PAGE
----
Volume 20 - Issue 4

July 2016

Elena Choleris, Editor-in-chief

Pushpanathan Muthuirulan, Guest Editor

In This Issue...

  1. IBNS 2016: Thank you!
  2. Attendee Thoughts on IBNS2016
  3. Editor Column
  4. Trending Science
  5. Member News
  6. Sympathy

IBNS 2016: Thank you!

By Pushpanathan Muthuirulan

I am proud to be the guest editor of the July IBNS newsletter following the huge success of 25th Annual Meeting of International Behavioural Neuroscience Society (IBNS) held this year in one of the most beautiful European cities, Budapest, Hungary, on June 7-12. The meeting included participation by researchers from diverse countries, showcasing their scientific research in Behavioural Neuroscience, which is happening all over the world. The feedback solicited from attendees of the 2016 IBNS meeting also showed that the meeting was beyond expectations and provided inspiring experiences to the participants, especially with respect to diverse meeting programs encompassing remarkable scientific events, prestigious awards and professional networking among researchers to share their ideas of high quality research. It seems that the dream of Mikhail Pletnikov, IBNS President, has come true, in that the "IBNS meeting, the crown jewel of the Society, is not only an excellent occasion to promote behavioural neuroscience, but is also the important milestone in the history of our Society."  To that end, thank you to all who helped to make the IBNS 2016 meeting a huge success!

Attendee Thoughts on IBNS2016


The IBNS 2016 meeting was amazing and many people had great things to share! Let's see what our meeting attendees say about the meeting:

Julianne Jett (IBNS member and 2016 meeting attendee) from University of Texas Health Science Center at San Antonio says in her testimony about the meeting that, "Over the years, IBNS has become my favourite meeting to attend and also one of my greatest professional resources. This statement has become increasingly true, while transitioning into next chapter of my career. In addition to the exceptional caliber of presented research, I continuously find opportunities to network with IBNS are unmatched by any other meetings. The size, structure, and pace of the meeting gives young scientists, like me, the time needed to establish meaningful connections that will have a significant impact on all of their careers.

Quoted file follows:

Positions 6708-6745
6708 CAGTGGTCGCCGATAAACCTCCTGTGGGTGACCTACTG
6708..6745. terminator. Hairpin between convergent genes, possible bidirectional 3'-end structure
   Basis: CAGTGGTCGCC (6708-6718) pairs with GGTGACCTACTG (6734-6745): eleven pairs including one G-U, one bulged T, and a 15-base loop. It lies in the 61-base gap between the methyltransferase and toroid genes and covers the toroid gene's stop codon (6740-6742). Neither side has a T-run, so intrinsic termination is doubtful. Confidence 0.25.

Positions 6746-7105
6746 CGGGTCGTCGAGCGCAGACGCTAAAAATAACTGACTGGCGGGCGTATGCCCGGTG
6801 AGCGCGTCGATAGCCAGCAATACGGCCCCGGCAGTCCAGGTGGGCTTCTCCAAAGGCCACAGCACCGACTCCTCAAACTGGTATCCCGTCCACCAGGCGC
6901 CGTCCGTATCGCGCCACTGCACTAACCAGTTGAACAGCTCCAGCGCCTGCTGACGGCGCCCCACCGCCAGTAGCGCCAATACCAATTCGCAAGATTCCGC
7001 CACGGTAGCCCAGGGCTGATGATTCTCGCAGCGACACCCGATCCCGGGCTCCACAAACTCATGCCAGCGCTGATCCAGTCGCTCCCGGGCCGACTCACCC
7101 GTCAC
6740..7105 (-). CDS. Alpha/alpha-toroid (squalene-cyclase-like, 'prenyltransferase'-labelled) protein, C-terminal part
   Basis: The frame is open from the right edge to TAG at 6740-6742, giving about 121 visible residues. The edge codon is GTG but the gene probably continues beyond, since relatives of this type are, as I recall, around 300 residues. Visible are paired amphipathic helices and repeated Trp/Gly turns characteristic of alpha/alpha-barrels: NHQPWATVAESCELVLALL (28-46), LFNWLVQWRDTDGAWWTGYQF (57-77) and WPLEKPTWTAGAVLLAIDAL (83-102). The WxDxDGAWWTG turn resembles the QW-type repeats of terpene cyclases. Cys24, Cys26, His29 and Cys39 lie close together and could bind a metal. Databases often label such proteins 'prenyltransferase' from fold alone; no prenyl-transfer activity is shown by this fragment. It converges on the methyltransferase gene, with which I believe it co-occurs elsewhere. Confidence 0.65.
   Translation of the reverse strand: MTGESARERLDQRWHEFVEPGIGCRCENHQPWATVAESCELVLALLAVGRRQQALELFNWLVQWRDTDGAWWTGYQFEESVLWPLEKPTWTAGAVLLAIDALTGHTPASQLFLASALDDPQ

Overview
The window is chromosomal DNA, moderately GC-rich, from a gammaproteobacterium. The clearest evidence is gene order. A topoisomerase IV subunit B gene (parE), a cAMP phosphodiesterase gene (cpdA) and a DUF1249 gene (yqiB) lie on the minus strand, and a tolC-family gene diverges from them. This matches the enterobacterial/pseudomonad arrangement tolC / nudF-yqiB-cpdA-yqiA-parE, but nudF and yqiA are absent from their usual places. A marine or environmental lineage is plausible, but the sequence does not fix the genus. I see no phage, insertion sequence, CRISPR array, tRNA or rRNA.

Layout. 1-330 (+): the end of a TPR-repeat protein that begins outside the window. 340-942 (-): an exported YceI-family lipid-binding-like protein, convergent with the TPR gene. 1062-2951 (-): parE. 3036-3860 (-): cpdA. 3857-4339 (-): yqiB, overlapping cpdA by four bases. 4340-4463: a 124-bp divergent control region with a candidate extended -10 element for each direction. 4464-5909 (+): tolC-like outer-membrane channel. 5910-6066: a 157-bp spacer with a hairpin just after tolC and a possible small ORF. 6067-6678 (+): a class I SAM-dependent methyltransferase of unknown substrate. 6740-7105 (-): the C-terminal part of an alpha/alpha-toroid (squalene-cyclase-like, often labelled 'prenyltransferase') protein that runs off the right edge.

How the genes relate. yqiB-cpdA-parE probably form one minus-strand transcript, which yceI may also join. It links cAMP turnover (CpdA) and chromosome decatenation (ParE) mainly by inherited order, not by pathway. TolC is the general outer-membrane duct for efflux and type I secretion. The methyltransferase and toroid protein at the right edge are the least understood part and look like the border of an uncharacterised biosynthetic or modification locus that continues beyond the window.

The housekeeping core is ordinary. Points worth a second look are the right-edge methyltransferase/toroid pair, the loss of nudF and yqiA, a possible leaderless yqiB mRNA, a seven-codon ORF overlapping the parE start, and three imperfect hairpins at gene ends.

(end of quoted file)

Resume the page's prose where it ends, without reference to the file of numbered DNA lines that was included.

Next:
In an earlier newsletter (September 2015), IBNS member, Davide Amato, wrote a segment on how the educational program at the IBNS meeting strengthens the society. I must echo the same sentiment here. By providing various awards like "Early Career Award" and "multiple travel awards", as well as hosting events like the Poster Competition, Travel Award Blitz, meeting with Professionals, Student and Post-Doc, Social, and Career Development Workshops, it is clear that mentorship is an ultimate priority for IBNS. Every year these educational events are of great success due to the eagerness of our professional members to mentor our trainees. 

IBNS dedication to professional training extends beyond the annual meeting. I have not found a society that provides more opportunities for the young members to get involved. Trainees are highly encouraged to build their professional skills year round by joining committees or being elected for student counsellor. Getting involved in these capacity will give trainees the opportunity to collaborate with scientists all around the world, as well as to gain transferable skills in diplomacy, concise communication and teamwork. To have so, many established scientists are willing to support our trainees career development through our annual events or standing committees, is truly inspiring and key to IBNS continued success."